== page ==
As the technical possibilities of metaverses expand, more aspects of everyday life, from work meetings to entertainment, will take place on these platforms in the future. Consequently, we may begin spending more and more money on digital clothes to dress our avatars or digital furniture to decorate our virtual spaces. This will, in turn, further increase the demand for digital luxury and virtual status symbols. By mirroring the traditional luxury concepts of scarcity and exclusivity onto the digital realm, NFTs offer a novel response to this emerging need. 


Envisioning the future of ownership and luxury in the digital economy 

The recent introduction of blockchain technology into the creative field may transform how we engage with digital content and usher in a new era in the digital creator economy. The rise of NFTs will allow fans to support digital creators directly without any middlemen. The possibility to build royalties into NFTs will create a new, ongoing revenue stream for artists, where they can receive a commission whenever their work is sold to a new owner. 

Bringing in the notions of authenticity and exclusivity into the digital world will also open up a sea of opportunity across industries. While the importance of ownership has been weakening with the rise of the experience economy, the increasing popularity of virtual worlds may signal a resurgence of virtual ownership, giving rise to new business models and value propositions. 

By freeing ownership from its material constraints, digital collectables may especially unlock massive potential for the luxury market, whose business model built on physical exclusivity has been disrupted by digitalisation and sustainable consumption.  

However, rather than replacing physical luxury, it is likely that digital status symbols signal a shift into a hybrid era of extended reality, offering brands a new possibility to extend their presence onto the virtual realm in immersive ways. 

On the other hand, investors have been warning that the sudden spike of interest in NFTs may lead to an investment bubble that will eventually burst. While the prices will most likely go down once the novelty wears off, the concept of digital luxury will have staying power, since it is intricately linked to the larger megatrend of digitalisation and the innate human desire for status.  

Digital luxury and status symbols are good examples of old concepts finding a new life in the digital world. Could any of your organisation’s offerings be brought into an entirely new domain to give it a new meaning and dimension?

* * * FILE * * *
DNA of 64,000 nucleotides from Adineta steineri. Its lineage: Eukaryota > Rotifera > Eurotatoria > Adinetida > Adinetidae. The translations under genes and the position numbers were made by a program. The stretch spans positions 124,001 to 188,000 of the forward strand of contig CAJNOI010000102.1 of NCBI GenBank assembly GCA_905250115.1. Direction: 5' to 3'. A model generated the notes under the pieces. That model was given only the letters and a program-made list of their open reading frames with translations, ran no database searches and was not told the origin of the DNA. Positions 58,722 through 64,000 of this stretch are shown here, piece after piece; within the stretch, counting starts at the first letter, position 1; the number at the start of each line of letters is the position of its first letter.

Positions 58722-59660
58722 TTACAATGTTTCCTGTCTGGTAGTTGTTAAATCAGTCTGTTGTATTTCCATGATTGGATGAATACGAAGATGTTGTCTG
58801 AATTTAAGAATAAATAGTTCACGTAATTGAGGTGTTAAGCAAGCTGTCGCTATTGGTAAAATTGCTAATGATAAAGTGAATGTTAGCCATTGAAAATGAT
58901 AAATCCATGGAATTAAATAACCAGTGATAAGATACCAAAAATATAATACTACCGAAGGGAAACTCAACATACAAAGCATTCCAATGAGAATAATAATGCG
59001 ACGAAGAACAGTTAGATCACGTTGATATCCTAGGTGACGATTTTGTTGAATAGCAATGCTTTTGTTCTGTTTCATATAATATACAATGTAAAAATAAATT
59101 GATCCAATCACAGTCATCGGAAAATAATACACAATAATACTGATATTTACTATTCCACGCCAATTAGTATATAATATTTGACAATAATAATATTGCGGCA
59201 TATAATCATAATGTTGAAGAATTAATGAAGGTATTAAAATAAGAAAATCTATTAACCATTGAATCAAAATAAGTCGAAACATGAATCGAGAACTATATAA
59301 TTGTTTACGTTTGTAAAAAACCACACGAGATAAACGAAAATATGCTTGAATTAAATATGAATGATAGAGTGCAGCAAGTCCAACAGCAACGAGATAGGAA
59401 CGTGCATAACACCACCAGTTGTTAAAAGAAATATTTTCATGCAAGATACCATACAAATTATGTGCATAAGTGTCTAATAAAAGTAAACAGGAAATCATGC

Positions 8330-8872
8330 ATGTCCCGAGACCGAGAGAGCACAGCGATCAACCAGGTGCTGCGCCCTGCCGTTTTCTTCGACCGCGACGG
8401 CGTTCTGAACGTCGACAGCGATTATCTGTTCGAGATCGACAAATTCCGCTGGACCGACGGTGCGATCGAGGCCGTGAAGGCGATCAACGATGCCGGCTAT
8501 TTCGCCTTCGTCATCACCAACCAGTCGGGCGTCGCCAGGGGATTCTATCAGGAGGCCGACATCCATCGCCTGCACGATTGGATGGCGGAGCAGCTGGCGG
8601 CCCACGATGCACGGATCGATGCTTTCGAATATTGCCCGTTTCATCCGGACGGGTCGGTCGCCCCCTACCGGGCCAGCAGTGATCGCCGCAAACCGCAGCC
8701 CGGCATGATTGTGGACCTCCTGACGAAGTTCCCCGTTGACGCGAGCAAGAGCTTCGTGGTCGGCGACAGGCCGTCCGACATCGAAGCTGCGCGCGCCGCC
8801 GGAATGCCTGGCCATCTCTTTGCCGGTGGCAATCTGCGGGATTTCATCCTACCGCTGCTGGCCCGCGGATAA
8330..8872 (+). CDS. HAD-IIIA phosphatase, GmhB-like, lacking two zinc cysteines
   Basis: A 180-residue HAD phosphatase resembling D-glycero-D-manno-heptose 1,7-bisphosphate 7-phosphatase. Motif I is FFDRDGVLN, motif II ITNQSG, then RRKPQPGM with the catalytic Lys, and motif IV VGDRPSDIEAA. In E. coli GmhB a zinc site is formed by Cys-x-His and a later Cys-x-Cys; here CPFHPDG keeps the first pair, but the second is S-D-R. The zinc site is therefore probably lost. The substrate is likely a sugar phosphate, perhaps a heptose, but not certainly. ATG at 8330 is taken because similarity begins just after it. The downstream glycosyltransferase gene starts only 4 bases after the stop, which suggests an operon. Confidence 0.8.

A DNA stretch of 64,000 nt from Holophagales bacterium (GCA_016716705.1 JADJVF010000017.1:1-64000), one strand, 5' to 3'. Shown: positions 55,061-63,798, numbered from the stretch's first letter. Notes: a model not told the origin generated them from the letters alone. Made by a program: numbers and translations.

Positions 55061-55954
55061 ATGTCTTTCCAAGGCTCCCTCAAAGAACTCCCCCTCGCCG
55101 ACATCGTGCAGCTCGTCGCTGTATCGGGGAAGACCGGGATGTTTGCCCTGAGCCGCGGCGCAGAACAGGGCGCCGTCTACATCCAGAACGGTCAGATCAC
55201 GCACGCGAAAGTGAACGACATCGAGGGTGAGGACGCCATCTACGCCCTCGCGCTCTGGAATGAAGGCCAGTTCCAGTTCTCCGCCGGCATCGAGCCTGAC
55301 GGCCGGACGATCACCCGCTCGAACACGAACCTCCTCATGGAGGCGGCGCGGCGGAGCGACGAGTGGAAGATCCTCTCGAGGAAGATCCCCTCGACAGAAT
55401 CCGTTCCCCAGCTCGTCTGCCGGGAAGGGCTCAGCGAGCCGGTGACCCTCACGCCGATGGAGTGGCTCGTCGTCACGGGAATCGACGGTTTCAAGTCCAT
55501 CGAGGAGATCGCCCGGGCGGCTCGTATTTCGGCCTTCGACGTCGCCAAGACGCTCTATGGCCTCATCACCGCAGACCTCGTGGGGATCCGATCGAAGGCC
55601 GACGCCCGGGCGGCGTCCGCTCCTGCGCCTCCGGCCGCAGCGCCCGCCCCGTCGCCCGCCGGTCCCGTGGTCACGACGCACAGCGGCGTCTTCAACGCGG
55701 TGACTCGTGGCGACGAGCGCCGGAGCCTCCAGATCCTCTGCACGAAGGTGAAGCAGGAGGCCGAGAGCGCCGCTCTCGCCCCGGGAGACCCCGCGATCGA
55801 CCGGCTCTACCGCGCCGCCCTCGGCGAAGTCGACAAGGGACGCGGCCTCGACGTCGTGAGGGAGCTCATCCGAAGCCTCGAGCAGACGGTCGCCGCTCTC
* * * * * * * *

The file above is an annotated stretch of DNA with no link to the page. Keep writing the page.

Discover how your organisation can tap into this shift and identify new areas of growth with strategic foresight.  Book a free consultation session with one of our foresight experts, and we'll help you get started.



To write this article, Futures Platform’s futurists have collected the data from different phenomena and studied linkages between them. Here are the three colliding phenomena that are shaping the future of the digital creator economy and new status symbols. 


Multidisciplinary Artists 

Various trends such as technological advancements, digital transformation, gig economy, and the rising importance of multidisciplinary skillsets in general have led to an increase in the number of artists using different artistic mediums in their practice. Digital art tools have introduced new artistic possibilities and created new cross-disciplines such as computational arts and new media arts. The internet has also made art education more accessible and made it possible for artists without formal art education to build new skills. 


Blockchain Revolution 

Blockchain, the technology behind the cryptocurrency Bitcoin, is a system of recording information in a way that makes changing or hacking the data extremely difficult. It is one form of Distributed Ledger Technology (DLT) where records of transactions are stored in public digital ledgers distributed across the network. Blockchain technology is not confined to the cryptocurrency world, and it can bring about a technological revolution as big as the Internet. 



Technology has radically altered the norms of consumption by enabling access to products and experiences without the need for owning them. People’s increasingly mobile lifestyles, digitalization, worsening social mobility patterns and the shift to more eco-friendly ways of living all play a role in the changing global attitudes towards ownership. The shift to access over ownership will require many industries to radically transform their traditional business models.